wikileaks ico  Home papers ico  Cables mirror and Afghan War Diary privacy policy Privacy
2004-03-01 21:04:00
Embassy Guatemala
Cable title:  


pdf how-to read a cable
This record is a partial extract of the original cable. The full text of the original cable is not available.
						C O N F I D E N T I A L SECTION 01 OF 06 GUATEMALA 000504 


E.O. 12958: DECL: 02/23/2014

Classified By: Ambassador John R. Hamilton, for reason 1.4 (d).



E.O. 12958: DECL: 02/23/2014

Classified By: Ambassador John R. Hamilton, for reason 1.4 (d).

1. (C) Summary and introduction: After only six weeks in
office, the Berger government has generated high expectations
among Guatemalans that it will spur economic growth, reduce
violent crime and investigate and prosecute official
corruption and organized crime. Berger has also told us
privately that he wants to greatly reduce the military and
professionalize what is left. He told the Belizeans he is
committed to resolving the border demarcation with Belize,
and will not send the dispute to the ICJ. Recognizing the
growing economic importance of remittances by Guatemalans in
the US, Berger is also seeking greater protections for the
large community of Guatemalans living out of status in the US.

2. (C) To a large extent, Berger's priorities fit
hand-in-glove with our own, and it is in our interest to take
advantage of his political will and the energy of his capable
team to ensure that our shared goals succeed. The PCC offers
a timely opportunity to review USG engagement in Guatemala.
This cable outlines our thoughts on issues the PCC might wish
to consider. Specifically, we propose:

Short term actions:
-- Supporting quick IDB disbursement of sector adjustment
funds while the new GOG undertakes substantial fiscal reform;
-- Ensuring a high-level reception, ideally with the
President, when Berger visits Washington in May; and
-- Using visa policy actively against corrupt Guatemalans;

Medium term and continuing actions:
-- Reversing planned cuts in AID funding (DA) to help the GOG
build democratic, democratic and accountable institutions and
crack down on corruption;
-- Providing robust support to initiatives against organized
crime and violence (CICIACS and community policing);
-- Encouraging realistic GOG initiative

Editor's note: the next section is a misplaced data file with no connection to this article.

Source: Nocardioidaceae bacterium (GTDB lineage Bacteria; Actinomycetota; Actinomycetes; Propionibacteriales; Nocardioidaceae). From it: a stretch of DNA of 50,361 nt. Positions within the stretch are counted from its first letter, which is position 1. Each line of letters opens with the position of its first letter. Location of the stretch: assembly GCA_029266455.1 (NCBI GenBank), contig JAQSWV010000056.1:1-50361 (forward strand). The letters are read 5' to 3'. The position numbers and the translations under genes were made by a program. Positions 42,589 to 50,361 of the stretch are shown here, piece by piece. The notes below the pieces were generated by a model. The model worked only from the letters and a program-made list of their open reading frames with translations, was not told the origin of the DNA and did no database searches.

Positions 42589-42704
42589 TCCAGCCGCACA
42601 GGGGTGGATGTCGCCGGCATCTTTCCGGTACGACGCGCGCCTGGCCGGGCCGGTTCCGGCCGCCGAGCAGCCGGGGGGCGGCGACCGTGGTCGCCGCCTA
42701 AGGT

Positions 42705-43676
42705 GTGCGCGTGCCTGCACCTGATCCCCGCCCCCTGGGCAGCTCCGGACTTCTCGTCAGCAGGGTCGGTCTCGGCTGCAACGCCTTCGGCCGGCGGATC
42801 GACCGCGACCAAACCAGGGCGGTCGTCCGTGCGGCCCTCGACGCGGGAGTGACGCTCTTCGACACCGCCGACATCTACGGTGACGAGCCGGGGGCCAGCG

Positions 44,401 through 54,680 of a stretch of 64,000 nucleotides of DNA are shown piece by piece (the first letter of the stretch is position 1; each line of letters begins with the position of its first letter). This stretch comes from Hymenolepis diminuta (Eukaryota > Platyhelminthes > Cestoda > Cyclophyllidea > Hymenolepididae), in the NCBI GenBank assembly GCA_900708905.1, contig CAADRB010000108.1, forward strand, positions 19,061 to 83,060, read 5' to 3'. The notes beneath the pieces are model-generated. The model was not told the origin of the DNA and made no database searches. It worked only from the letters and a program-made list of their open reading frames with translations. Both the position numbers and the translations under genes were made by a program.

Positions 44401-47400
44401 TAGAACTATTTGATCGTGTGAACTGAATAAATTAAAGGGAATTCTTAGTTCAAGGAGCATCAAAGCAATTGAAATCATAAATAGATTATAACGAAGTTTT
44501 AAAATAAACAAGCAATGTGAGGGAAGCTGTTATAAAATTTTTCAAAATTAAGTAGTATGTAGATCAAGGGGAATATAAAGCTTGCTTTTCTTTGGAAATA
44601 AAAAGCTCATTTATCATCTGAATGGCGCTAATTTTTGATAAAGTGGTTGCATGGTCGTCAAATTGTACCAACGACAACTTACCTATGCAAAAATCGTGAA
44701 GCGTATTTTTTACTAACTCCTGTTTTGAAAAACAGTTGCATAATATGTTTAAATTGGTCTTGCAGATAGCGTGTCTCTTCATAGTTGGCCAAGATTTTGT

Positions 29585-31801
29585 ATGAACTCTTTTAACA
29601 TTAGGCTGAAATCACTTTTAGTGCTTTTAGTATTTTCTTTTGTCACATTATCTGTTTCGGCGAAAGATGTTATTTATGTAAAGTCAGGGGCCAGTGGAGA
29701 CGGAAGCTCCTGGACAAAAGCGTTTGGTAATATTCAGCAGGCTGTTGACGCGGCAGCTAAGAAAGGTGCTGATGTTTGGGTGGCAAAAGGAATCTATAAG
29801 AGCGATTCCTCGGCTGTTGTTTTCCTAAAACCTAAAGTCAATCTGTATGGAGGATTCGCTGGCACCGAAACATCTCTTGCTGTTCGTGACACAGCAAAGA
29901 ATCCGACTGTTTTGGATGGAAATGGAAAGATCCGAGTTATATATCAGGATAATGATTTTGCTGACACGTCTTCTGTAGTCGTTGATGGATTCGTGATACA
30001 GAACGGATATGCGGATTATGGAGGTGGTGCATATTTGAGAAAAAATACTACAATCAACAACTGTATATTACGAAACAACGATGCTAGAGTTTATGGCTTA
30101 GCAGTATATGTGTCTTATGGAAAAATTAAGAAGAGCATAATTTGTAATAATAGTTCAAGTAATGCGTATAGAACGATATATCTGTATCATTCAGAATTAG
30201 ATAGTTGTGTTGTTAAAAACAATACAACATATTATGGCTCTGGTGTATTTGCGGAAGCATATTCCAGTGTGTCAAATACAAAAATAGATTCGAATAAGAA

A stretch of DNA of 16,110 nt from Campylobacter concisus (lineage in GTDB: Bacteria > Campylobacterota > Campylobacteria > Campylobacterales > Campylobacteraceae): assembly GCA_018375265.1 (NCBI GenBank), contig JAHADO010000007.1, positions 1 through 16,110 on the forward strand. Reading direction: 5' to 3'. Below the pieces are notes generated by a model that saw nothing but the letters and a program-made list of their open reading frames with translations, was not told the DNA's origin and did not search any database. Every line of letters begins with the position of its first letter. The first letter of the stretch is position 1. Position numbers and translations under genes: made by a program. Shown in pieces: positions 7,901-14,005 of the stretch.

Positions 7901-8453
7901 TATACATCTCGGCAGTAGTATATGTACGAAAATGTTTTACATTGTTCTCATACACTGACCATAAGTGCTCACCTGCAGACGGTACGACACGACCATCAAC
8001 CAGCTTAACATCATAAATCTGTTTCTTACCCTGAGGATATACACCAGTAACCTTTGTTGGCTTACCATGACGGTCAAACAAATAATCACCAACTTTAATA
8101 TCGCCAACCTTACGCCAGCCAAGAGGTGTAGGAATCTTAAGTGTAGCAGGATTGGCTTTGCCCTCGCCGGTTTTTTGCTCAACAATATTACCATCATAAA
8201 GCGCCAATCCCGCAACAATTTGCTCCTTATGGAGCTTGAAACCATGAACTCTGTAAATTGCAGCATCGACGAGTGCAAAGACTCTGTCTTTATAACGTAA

s for dealing with
Guatemalan immigrants in the US; and
-- Including Guatemala early in post-Monterrey initiatives on
facilitating remittances;

Longer term commitments:
-- Providing technical assistance for an ambitious military
downsizing and FMF and IMET support (in FY-06) to those who
remain once the reductions are irreversibly underway; and
-- Restoring momentum to resolving the Belize border dispute,
perhaps beginning with a visit of OAS A/SG Einaudi.

End summary and introduction.

Tackling the Budget Crisis

3. (SBU) Guatemala is strapped for cash. The Berger
administration came to office with backlogs of unpaid
salaries and bills and a court ruling that eliminated the
"IEMA" asset-based tax that had provided ten percent of total
revenues. Tax reform is necessary and will be a Berger
priority. The administration has begun the process by
resuscitating the Fiscal Pact that had been negotiated after
the Peace Accords with some 650 civil society groups but was
discarded by the Portillo government. The administration
calculates that a renewed Fiscal Pact will provide the
mandate and legitimacy needed to push a 2004 budget and tax
reform plan through an unfocused and politicized Congress.
Until that happens, the government is choosing not to
approach international debt markets or negotiate a new
program with the IMF in order not to be seen as prejudicing
the outcome of the Fiscal Pact discussions. This leaves the
government solely dependent upon austerity measures and a
depleted tax base until the new Fiscal Pact can be agreed and